I’m often asked about framing my work, but I generally prefer to leave that to the experts, because: glass doesn’t travel well, even with the most substantial packaging, and breakages would likely cause irreparable damage to the portrait inside; a professional framer will give you more choice and plenty of good advice; and it would actually work out cheaper for you to manage this process yourself.
However, I do have a few tips and considerations for you to think about when buying a frame for your new pencil drawing portrait.
Firstly, as mentioned above, use a professional framer rather than an off-the shelf frame – it will be more expensive, but will give a much more pleasing result. As well as increased choice, they will use good quality materials that won’t react with the paper to keep your portrait in top condition, and they will size the frame to fit your portrait rather than you cutting the portrait to fit the frame (having said that, I generally leave you plenty of spare paper around the drawing so that they can work with it easily). They will also be able to guide you through the choice of styles and recommend the most suitable for the style of portrait and your tastes/decor.
Your choice between modern and traditional, simple and decorative, colourful or black will largely be down to your personal tastes and you need to suit you room’s existing decor as well as your portrait. Black, or a lighter wood such as beech will provide a clean contemporary appearance, antique gold or darker wood offer a more traditional feel. Remember that the frame needs to enhance the portrait and draw attention to it, but not dominate.
So, for graphite pencil especially, I find a simple, crisp black frame a safe bet as pencil is quite a subtle medium. Coloured pencil offers a little more flexibility, particularly if the portrait has a dominant colour that can be reflected in the frame.
With ‘shabby chic’ style all the rage at the moment, you may be tempted to find an antique frame, or repaint an existing one in off-white or pastel grey. I think this suits pencil well, but you will still benefit from a professionally-cut mount, and leave plenty of time for all those nasty paint fumes to disappear completely before installing your portrait.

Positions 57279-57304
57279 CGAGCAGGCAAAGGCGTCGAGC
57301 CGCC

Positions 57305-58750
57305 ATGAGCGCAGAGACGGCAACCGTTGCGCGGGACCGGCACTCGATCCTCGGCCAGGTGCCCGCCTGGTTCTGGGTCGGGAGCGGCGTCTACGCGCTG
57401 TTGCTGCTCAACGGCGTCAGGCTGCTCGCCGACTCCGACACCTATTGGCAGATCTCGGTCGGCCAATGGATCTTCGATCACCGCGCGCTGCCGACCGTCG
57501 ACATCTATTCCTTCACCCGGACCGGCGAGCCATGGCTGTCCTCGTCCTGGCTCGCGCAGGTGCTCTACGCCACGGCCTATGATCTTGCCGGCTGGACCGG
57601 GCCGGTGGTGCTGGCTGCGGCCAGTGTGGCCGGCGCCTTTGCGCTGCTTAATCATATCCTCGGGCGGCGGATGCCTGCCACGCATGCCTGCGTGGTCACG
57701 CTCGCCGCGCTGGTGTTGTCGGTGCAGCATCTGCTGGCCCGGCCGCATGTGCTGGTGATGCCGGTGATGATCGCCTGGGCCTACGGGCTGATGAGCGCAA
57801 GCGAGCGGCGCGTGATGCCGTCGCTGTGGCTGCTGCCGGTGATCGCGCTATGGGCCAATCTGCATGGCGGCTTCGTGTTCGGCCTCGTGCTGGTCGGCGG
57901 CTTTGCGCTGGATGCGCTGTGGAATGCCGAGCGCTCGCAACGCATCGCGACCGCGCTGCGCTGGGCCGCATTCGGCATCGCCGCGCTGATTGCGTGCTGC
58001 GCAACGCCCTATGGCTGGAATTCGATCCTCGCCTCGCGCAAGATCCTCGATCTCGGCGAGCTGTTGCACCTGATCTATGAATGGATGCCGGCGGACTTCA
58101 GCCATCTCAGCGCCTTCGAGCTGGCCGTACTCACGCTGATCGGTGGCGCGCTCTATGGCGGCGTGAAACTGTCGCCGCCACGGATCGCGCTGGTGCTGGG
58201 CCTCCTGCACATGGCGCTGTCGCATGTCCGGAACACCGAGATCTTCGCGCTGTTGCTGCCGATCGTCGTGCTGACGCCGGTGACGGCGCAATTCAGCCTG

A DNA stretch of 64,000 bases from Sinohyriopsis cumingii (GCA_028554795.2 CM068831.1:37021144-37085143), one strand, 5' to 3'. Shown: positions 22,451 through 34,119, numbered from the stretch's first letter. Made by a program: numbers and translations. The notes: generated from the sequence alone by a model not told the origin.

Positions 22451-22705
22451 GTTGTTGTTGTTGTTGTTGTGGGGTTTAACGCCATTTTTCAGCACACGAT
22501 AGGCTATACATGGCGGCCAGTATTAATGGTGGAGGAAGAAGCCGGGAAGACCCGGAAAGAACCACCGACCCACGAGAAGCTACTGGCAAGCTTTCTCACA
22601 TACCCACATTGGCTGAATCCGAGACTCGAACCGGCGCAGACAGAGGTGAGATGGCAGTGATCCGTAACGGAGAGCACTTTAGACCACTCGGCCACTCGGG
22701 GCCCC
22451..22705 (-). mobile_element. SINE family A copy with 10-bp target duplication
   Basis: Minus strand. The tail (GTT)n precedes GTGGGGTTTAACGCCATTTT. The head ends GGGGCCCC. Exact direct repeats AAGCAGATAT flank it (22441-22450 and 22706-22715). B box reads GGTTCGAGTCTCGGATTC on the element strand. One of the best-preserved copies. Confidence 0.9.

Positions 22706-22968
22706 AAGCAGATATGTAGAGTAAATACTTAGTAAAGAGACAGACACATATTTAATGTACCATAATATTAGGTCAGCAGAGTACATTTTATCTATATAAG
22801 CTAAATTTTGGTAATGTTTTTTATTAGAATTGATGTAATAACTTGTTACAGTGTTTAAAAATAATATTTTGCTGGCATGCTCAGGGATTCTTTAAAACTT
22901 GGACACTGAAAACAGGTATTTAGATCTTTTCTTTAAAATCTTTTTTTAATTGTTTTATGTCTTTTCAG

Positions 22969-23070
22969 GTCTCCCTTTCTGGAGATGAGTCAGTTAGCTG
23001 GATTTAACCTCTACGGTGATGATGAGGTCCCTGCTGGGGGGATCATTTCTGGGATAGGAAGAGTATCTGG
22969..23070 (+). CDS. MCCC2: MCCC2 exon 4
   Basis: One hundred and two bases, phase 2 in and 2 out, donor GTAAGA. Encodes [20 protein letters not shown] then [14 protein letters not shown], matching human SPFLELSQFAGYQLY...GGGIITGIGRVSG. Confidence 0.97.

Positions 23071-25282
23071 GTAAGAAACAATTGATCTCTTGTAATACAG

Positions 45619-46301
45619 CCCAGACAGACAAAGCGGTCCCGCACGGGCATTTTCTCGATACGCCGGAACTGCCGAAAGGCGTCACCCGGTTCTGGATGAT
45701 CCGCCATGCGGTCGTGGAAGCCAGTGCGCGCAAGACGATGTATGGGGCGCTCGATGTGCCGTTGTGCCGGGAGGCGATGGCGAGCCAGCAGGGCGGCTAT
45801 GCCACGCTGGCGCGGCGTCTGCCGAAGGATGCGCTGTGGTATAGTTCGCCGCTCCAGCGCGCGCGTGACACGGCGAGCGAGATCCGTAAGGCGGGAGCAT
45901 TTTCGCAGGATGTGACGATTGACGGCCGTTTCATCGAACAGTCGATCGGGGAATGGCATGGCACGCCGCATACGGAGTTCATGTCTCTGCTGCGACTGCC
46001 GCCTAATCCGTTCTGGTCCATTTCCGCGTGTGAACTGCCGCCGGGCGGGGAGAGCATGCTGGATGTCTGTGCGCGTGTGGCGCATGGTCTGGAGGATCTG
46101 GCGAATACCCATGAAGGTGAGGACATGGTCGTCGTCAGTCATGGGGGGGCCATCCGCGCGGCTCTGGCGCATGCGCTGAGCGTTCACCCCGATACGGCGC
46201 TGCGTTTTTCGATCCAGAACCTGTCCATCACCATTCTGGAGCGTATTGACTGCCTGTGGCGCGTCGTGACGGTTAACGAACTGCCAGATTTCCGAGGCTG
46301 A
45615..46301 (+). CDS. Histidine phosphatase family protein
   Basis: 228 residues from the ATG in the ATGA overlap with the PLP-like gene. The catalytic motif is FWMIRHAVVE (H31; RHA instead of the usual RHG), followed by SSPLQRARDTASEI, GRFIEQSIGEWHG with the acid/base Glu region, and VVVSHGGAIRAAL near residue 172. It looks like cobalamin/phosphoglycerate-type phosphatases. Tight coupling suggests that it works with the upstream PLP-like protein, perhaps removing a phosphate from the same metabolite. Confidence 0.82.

Remember, your frame will do much more than simply protect your pencil portrait from dust, moisture and the effects of UV light – it will enhance your picture and create a dramatic focal point in your room. Your choice of mount style and colour will make a big difference here and, even if you choose to buy an ‘off the shelf’ frame, I would encourage you to get a museum-quality acid-free board professionally cut. Your mount also serves to prevent the portrait from coming into direct contact with the glass which may cause condensation and smudging.
Light-coloured mounts can make your subject appear larger, and dark mounts draw your eye inward, making the picture seem smaller. Neutral colours, like Ivory and White are safe choices, as they will work with most styles of room decor too. Graphite pencil portraits look good with white mounts. A good rule of thumb is to go no lighter than the lightest colour within the portrait and no darker than the darkest.
For even greater impact, try a double mount, with a neutral colour for the top layer and something stronger for the base – picking a colour from the portrait is a good place to start.
The traditionalist in me chooses glass over acrylic every time – it’s infinitely preferable to the stuff you get in cheap, ‘off the shelf’ frames which bends and scratches easily and can attract dust. However, I’m assured that PlexiGlass – a top-end form of acrylic is a very good alternative – visually, it’s almost indistinguishable from glass, but lighter, less reflective, and even more UV resistant than traditional glass. Speak to your framer, and I’d be delighted to hear your opinions too.
The most important recommendation is to hang your pencil drawing out of direct sunlight as the UV light will cause the colours to fade and the paper to yellow. Equally, humid conditions such as a kitchen or bathroom should be avoided as they will cause the paper to wrinkle.
When considering exactly where to position your portrait, you may simply aim for the middle of a wall but, especially if it’s a large open wall, it may look a little lost and lonely. Instead, you could hang it off-centre or in an alcove, or as part of a group.
Generally, you should position your portrait so that the subject’s eyes , or the centre of the frame, are around the same level as your own eye level when standing – usually around 5’ or 1.5m above the floor.
I’d be delighted to hear your own tips and experiences, and see your portraits framed and hung.